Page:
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Transition to a Market-Oriented Economy: China versus Eastern Europe and Russia

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Abstract

For the transition from a centrally planned economy to a decentralized market economy, there are two different approaches. The first is a ‘big bang’ or ‘shock therapy’ approach; the reforms undertaken in Eastern Europe and the former USSR in recent years are typical examples. This approach considers stabilization, marketization, and privatization to be the necessary components of a successful transition and attempts to complete all these components simultaneously or in a short sequence. The contrasting alternative is the ‘gradual’, ‘organic’, or ‘evolutional’ approach, and this latter has characterized China’s recent reforms. It is piecemeal, partial, incremental, sequential, often experimental, and without large-scale privatization.

Keywords

  • Interest Rate
  • Total Factor Productivity
  • Foreign Exchange
  • Heavy Industry
  • Allocation Mechanism

These keywords were added by machine and not by the authors. This process is experimental and the keywords may be updated as the learning algorithm improves.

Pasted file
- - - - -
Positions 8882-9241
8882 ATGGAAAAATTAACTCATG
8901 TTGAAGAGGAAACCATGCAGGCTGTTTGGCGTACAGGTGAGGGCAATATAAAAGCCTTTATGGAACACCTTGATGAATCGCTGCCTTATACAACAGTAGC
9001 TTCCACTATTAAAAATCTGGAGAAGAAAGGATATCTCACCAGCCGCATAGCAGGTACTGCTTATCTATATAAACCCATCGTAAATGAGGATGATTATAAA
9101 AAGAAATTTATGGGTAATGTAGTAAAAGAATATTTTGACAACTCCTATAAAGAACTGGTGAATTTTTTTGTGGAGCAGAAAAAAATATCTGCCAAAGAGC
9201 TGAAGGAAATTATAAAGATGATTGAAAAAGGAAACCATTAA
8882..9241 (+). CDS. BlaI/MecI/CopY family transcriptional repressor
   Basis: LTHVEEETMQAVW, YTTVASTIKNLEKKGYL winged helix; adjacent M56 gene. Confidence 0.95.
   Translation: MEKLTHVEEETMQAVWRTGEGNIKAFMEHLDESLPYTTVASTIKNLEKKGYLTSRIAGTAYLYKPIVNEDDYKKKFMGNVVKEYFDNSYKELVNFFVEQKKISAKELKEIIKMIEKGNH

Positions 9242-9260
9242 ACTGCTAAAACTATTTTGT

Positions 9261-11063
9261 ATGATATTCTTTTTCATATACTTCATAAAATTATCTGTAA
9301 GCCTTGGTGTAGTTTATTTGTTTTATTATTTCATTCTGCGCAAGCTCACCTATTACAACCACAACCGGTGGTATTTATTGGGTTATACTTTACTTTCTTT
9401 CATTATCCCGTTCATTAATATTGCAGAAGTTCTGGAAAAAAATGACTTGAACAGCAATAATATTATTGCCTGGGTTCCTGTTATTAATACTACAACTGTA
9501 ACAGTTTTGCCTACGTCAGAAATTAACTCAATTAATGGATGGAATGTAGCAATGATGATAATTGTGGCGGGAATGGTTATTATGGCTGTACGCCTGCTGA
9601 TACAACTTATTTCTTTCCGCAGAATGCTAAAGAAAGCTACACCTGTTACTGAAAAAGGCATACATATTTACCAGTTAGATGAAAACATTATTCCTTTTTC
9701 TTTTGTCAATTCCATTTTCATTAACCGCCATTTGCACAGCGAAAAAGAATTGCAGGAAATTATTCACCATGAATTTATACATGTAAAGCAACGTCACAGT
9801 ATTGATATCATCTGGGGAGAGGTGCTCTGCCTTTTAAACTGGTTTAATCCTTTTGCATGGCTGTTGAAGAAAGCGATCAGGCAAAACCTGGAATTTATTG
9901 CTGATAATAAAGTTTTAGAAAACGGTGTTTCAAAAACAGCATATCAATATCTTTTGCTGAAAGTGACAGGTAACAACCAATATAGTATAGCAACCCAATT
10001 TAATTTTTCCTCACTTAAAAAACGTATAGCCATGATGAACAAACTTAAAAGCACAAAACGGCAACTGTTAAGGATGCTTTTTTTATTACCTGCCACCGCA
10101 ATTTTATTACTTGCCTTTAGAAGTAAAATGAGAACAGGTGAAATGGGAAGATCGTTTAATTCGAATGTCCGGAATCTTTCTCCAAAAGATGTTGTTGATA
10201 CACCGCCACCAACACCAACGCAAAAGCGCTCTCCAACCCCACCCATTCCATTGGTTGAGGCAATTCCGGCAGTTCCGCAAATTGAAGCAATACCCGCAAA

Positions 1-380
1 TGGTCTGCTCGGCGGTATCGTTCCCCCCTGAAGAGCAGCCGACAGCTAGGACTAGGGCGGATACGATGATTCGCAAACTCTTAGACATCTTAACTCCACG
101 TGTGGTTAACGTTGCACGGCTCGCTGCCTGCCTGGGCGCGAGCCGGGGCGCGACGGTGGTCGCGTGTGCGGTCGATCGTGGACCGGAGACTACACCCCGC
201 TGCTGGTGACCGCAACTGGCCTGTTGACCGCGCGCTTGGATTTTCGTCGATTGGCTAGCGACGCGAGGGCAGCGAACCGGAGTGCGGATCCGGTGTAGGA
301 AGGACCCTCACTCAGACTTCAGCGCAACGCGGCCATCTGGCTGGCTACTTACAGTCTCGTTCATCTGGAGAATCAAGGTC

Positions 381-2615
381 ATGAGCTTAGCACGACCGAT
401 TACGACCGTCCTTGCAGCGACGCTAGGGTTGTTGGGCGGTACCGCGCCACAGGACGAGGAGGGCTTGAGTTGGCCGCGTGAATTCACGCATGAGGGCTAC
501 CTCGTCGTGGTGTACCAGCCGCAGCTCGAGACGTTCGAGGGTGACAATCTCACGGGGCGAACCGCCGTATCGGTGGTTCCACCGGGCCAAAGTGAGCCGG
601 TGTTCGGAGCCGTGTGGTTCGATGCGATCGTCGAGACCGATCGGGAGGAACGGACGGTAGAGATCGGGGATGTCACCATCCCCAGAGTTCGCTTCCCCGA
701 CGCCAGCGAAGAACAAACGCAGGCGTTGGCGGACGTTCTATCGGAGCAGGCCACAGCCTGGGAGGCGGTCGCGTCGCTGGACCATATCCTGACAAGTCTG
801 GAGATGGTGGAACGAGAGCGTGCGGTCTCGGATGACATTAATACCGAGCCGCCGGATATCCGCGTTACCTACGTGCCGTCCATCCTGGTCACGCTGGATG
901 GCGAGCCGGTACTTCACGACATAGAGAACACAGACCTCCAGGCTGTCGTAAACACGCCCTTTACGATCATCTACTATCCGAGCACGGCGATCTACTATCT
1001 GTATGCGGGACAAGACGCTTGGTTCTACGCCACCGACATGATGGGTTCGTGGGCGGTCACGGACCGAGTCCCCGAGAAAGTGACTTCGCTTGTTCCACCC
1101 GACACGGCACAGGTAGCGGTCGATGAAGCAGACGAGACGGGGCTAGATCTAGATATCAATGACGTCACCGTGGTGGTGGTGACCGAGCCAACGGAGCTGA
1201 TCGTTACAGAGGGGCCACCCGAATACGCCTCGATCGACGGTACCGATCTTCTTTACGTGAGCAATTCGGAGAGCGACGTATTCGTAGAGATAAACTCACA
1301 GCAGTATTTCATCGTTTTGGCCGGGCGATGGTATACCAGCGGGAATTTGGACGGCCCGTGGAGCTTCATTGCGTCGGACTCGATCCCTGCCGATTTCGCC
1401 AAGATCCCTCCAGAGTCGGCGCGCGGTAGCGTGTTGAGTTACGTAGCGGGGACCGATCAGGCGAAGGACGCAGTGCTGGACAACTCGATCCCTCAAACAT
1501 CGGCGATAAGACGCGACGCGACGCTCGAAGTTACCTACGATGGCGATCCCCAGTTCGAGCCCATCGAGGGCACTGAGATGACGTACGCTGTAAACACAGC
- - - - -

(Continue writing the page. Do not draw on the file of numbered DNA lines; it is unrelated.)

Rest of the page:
This paper draws heavily on our book The China Miracle: Development Strategy and Economic Reform (Hong Kong: Chinese University Press, 1996) and our paper ‘The Lessons of China’s Transition to a Market Economy’, Cato Journal, vol. 16, no. 2 (Fall 1996).

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Lin, J.Y., Makarov, V. (1998). Transition to a Market-Oriented Economy: China versus Eastern Europe and Russia. In: Hayami, Y., Aoki, M. (eds) The Institutional Foundations of East Asian Economic Development. International Economic Association Series. Palgrave Macmillan, London. https://doi.org/10.1007/978-1-349-26928-0_8

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